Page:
Donald Trump
Republican Presidential candidate Donald Trump listens to a question during a town hall event at Rochester Arena in Rochester, New Hampshire, Sept. 17, 2015. Darren McCollester/Getty Images

Despite its highly publicized editorial policy to treat GOP front-runner Donald Trump exclusively as "entertainment," the Huffington Post led its front page Tuesday with a splash: "THE BEGINNING OF THE END FOR TRUMP: HIS SARAH PALIN MOMENT." Not only was it a clickbait-y combination of two HuffPost bogeymen, but the lengthy post was authored by editor-in-chief and founder Arianna Huffington.

When reached for comment, editorial director Danny Shea referred International Business Times to previous statements defending the site's policy to relegate Trump to the entertainment section rather than formally treat him as political news. "We will not participate in this, sort of, legitimacy of a fringe candidate," he told MSNBC in August, elsewhere adding that his site was not interested in harvesting Trump clicks.

HuffPost would not disclose the traffic numbers of Tuesday's post but told IBT that Huffington's Trump-Palin editorial was doing twice as well as the average front page story as of Tuesday night.

The story in question was posted under the “Entertainment” vertical but had a decidedly political bent, a contrast to HuffPost’s assertion that Trump is a sideshow unworthy of true political coverage.

HuffPost took flak from other journalists for the idea; many viewed it as a meaningless stunt that allowed the site to cash in on Trump clicks while pretending to take the moral high ground about the former reality-TV star's presidential campaign. Defenders, such as new media oracle Jay Rosen, called it "the work of fed-up and free-thinking adults."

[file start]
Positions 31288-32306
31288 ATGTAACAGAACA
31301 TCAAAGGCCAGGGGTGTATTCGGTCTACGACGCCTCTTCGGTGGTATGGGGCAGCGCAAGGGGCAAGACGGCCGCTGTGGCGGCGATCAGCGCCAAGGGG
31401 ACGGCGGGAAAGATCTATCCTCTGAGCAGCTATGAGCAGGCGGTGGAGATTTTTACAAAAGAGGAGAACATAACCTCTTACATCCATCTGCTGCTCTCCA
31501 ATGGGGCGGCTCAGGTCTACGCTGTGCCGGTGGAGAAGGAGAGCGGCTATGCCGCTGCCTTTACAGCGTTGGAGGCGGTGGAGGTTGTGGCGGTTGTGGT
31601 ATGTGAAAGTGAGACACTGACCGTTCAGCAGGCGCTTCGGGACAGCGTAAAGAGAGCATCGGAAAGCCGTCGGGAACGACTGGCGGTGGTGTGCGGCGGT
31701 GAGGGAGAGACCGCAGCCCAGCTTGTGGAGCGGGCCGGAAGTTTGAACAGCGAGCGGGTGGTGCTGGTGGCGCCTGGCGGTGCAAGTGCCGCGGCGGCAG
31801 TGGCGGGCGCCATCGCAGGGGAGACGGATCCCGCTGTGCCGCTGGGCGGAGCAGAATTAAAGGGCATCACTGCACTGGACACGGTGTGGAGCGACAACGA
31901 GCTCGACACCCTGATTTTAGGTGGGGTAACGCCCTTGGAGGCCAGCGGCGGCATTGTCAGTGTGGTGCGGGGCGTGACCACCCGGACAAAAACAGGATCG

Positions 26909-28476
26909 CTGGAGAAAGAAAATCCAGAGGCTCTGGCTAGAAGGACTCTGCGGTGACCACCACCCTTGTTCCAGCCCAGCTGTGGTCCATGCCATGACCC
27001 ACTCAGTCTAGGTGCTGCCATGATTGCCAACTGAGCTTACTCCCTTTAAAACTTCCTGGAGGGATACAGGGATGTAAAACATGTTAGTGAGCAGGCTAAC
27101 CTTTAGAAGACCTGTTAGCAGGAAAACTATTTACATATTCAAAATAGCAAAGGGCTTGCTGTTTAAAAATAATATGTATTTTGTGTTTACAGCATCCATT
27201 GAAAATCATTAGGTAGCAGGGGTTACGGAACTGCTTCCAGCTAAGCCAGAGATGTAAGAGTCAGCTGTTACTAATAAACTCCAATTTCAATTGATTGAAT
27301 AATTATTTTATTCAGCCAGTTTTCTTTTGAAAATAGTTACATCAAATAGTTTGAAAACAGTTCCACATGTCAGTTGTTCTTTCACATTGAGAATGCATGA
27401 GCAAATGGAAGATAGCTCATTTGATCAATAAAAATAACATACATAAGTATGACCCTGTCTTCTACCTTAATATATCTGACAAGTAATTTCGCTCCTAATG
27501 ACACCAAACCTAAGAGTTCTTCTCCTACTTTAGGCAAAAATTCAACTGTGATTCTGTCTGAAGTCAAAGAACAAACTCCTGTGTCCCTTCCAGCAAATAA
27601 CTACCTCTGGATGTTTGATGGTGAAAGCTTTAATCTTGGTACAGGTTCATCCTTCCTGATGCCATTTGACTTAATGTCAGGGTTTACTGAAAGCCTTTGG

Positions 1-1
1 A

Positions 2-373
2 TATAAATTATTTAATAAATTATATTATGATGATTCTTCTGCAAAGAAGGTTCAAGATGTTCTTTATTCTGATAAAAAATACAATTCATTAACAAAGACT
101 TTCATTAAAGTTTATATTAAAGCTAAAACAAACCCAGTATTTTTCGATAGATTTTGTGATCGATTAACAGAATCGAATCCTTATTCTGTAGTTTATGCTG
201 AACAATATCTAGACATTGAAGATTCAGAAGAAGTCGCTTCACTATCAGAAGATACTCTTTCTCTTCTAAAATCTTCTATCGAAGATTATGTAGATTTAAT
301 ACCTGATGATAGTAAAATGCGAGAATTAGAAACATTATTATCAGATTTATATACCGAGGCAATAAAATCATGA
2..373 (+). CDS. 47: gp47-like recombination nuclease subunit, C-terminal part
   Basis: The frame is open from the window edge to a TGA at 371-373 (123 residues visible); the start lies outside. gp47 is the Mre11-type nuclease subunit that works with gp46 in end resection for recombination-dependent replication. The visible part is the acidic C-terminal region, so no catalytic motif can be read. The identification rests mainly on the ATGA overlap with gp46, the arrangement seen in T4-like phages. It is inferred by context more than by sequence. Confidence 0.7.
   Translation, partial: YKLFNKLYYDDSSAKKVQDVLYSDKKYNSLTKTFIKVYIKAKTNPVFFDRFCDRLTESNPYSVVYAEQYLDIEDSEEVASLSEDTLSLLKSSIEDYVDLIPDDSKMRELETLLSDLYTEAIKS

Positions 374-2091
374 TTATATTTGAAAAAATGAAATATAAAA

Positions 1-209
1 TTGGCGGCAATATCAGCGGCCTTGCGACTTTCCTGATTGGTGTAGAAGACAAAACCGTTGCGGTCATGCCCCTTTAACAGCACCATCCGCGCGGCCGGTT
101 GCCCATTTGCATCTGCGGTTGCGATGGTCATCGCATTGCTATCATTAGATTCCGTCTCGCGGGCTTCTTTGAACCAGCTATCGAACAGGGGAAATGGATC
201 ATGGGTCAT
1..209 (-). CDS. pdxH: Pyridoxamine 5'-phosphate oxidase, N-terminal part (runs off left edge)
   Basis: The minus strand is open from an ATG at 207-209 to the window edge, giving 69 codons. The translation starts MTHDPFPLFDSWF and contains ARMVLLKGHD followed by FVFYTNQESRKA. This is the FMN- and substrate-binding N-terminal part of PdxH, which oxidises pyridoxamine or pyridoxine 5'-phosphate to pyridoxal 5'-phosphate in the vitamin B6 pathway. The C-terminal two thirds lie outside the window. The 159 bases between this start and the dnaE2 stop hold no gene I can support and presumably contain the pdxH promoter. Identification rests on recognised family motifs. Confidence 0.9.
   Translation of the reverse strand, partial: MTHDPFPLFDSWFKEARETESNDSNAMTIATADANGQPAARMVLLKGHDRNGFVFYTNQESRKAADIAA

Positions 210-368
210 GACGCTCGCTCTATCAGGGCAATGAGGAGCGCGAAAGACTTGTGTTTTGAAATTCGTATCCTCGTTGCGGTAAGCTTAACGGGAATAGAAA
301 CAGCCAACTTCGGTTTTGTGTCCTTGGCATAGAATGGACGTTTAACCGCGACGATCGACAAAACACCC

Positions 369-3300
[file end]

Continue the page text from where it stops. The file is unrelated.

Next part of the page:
Other outlets, such as the New York Observer, have played fast and loose with Trump coverage, reporting on the candidate at certain points but holding back at others. When asked about its own coverage, the Observer's Ken Kurson accused IBT of "greasy trolling for Trump clicks" and of fabricating quotes (we did not) and wrote his own article lamenting his paper's position of being owned by Trump's son-in-law, Jared Kushner. Kurson later apologized via email.

Whereas the Observer appeared concerned about a potential conflict of interest, Huffington Post justifies its unique policy with an ethical or moral gloss. In a post co-authored by Shea and entertainment editor Ryan Grim, the site announced "we won't report on Trump's campaign as part of The Huffington Post's political coverage."

"Our reason is simple: Trump's campaign is a sideshow. We won't take the bait," they wrote. "If you are interested in what The Donald has to say, you'll find it next to our stories on the Kardashians and The Bachelorette."

But Arianna Huffington's editorial on Tuesday was not located next to a story about either subject. It led the site. Her post did not focus on Trump's or Palin's TV shows or other entertainment-related pursuits, but campaign strategies, expectations about the New Hampshire primary and poll numbers. In other words, it was a post about politics, tagged as entertainment.

Huffington came up with the entertainment section idea after meeting with outgoing Bloomberg Digital editor Josh Topolsky, CNN's Tom Kludt reported in July. Topolsky, she said, asserted that Trump coverage should be relegated to the entertainment section, a suggestion she took quite literally and proposed to her lieutenants shortly after.

"We believe he's partly the media's creation," Huffington told the network.